Keir Starmer set to become UK's new PM as his Labour Party wins majority in Parliament

Keir Starmer is set to become Britain's next prime minister after his Labour Party hurled towards a landslide majority on Friday in the parliamentary elections and dealt a bruising defeat for incumbent premier Rishi Sunak's Conservative Party
Britain's next PM Keir Starmer
Britain's next PM Keir Starmer

London | Keir Starmer is set to become Britain's next prime minister after his Labour Party hurled towards a landslide majority on Friday in the parliamentary elections and dealt a bruising defeat for incumbent premier Rishi Sunak's Conservative Party.

As Labour crossed the halfway mark of 650 constituencies to clinch the minimum 326 required for a majority in Parliament, Starmer, 61, stepped up to make his victory speech in London just hours away from formally becoming the new Prime Minister of the United Kingdom.

"We did it, you campaigned for it, you fought for it, you voted for it and now it has arrived, change begins now," declared Starmer to a cheering crowd, promising that the work begins right away.

He pledged “national renewal” following 14 years of Conservative rule.

However, Starmer cautioned that having “a mandate like this comes with a great responsibility.” Meanwhile, the country's first British Indian prime minister comfortably held on to his own Richmond and Northallerton seat in northern England with 23,059 votes but failed to turn things around for his party at a national level.

A sombre-looking Sunak, 44, was joined by his wife Akshata Murty as his future as a member of Parliament was decided and chose to use his acceptance speech to also admit his party's defeat in winning another term in government.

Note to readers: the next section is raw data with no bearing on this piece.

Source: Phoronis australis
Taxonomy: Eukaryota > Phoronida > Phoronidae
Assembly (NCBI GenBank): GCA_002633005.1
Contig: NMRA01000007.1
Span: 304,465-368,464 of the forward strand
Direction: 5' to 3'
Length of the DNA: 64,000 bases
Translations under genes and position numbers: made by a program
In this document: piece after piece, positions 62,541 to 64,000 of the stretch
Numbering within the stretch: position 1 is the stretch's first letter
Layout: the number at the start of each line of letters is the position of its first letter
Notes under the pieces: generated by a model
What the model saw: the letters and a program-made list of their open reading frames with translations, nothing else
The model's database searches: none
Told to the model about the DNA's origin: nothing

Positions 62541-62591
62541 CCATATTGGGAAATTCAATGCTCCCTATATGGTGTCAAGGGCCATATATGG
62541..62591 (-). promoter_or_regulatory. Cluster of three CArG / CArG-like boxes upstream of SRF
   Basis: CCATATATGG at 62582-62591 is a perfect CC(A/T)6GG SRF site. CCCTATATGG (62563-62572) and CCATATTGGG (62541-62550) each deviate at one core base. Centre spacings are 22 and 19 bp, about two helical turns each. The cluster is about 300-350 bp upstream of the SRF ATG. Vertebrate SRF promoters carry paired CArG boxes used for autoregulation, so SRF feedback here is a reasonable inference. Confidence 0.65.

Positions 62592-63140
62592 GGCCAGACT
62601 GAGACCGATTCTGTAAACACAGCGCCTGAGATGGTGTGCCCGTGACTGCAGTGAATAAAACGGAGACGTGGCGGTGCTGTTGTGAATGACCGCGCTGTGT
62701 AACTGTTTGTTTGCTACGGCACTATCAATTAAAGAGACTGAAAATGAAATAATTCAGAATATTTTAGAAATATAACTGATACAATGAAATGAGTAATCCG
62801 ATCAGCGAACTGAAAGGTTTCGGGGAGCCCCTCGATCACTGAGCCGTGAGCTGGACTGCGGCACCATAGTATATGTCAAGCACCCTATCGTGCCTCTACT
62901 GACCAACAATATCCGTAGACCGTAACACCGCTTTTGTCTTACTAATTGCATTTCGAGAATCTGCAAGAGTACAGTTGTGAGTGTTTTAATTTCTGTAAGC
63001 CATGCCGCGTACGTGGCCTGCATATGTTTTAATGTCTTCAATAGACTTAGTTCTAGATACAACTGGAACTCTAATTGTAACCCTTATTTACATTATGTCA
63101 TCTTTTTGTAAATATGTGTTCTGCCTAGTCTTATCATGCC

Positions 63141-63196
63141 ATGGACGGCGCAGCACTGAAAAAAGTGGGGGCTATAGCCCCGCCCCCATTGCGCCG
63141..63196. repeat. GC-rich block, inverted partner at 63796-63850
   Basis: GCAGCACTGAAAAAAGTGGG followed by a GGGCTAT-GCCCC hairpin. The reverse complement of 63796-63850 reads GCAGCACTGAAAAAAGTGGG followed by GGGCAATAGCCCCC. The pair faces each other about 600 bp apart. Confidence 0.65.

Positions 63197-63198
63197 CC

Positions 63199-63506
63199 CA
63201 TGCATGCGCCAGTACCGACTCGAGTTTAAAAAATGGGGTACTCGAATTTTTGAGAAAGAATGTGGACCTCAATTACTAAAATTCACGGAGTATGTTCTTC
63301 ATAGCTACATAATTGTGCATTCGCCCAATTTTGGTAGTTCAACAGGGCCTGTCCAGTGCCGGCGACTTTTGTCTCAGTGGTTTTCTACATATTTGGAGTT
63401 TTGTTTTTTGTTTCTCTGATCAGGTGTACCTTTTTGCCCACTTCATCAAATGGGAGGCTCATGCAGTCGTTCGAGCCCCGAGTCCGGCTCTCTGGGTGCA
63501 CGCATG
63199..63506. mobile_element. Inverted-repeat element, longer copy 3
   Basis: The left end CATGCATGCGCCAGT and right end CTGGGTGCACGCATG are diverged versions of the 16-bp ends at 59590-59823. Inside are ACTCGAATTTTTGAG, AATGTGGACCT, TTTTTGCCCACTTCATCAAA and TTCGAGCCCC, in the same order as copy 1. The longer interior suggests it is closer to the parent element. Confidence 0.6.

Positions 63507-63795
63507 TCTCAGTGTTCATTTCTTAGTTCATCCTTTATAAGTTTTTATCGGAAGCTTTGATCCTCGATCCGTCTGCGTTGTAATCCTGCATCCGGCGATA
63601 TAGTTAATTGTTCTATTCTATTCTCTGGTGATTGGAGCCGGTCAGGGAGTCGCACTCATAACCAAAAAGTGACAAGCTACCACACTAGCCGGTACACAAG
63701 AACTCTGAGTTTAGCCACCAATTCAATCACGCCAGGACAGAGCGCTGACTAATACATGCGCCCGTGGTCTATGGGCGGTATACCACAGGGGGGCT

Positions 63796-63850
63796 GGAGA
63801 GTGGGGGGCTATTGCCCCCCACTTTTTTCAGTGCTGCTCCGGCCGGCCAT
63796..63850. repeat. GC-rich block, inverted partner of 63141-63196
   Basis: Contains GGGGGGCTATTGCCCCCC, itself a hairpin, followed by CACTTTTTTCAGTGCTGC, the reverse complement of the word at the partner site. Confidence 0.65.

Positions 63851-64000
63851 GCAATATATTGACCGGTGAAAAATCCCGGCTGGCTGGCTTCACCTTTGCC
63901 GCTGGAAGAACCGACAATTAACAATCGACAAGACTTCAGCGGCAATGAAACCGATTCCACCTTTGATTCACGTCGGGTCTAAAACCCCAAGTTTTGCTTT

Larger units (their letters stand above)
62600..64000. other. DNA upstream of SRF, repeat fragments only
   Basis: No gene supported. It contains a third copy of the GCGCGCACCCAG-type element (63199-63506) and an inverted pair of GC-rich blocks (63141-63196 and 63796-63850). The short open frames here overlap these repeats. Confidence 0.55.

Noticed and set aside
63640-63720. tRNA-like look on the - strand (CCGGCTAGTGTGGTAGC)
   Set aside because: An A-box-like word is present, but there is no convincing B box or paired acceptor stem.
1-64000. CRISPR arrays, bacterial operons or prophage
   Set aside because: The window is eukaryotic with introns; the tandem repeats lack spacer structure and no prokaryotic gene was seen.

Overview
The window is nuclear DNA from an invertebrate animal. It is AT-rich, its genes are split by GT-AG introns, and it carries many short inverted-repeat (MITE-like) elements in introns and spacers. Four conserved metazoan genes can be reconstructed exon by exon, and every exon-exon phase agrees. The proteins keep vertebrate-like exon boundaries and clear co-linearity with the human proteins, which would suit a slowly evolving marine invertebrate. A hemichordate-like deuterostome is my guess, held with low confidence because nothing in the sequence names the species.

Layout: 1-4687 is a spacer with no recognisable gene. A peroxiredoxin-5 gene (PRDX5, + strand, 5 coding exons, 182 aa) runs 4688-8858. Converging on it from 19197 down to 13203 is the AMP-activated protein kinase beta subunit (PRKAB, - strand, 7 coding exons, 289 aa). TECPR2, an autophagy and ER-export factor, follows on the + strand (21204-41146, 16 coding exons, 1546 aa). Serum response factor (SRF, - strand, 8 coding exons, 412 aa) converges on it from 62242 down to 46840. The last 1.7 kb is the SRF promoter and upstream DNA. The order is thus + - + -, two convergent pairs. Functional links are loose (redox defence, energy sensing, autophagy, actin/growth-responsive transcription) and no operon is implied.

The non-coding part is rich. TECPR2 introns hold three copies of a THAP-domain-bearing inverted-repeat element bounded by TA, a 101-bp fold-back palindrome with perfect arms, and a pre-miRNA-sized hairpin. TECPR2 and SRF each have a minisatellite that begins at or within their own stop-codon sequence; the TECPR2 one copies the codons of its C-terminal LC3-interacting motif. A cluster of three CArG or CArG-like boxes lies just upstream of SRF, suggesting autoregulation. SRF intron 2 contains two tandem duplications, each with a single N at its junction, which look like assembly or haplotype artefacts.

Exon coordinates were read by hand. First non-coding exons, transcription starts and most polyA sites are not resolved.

"The Labour Party has won this general election and I have called Sir Keir Starmer to congratulate him on his victory," said Sunak, acknowledging the “sobering verdict” handed to his party and taking "responsibility for the loss".

He pledged to “continue to serve” his constituents for the “weeks, months and years ahead” and stressed that the transfer of power at Westminster will take place in a “peaceful and orderly manner with goodwill on all sides”.

With some of the most prominent ministers and MPs including Grant Shapps, Penny Mordaunt and Jacob Rees Mogg losing the election, the results are being dubbed a “bloodbath” for the Conservatives.

Among the new Tory MPs included British Indian candidate Shivani Raja who beat Labour's candidate, former deputy mayor of London Rajesh Agrawal, in the closely watched Leicester East constituency.

Earlier, Keir Starmer won his own seat of Holborn and St. Pancras in London with 18,884 votes and was mobbed by his supporters who could see he was on course to being named Prime Minister.

"The change begins right here. Because this is your democracy, your community and your future. You have voted. It is now time for us to deliver," said Starmer, in his acceptance speech.

While the customary election night exit poll forecast 410 seats for the Opposition party, the outlook as the trends and results tally takes shape is pegging it around 408 seats with the Tories pushed down to around 150.

The Liberal Democrats are also among the big winners of this election, set to bag over 50 members of Parliament. Meanwhile, the Scottish National Party (SNP) which fought on the Independence for Scotland ticket was on course to lose several seats to Labour.

However, a major trend that will dominate the discourse in the coming weeks and months will be Nigel Farage finally being elected as an MP at his eighth attempt and leading his anti-immigration Reform UK to bagging first-time seats in the Commons.

The Reform leader overturned a 25,000 Conservative majority to take Clacton in Essex by more than 8,000 votes, reflective of a wider trend of the party eating into the Tory votes.

Farage, a divisive figure, dubbed his win as the "the first step of something that is going to stun all of you", describing it as the “beginning of the end” of the Conservative Party.

"There is a massive gap on the centre-right of British politics and my job is to fill it," he declared.

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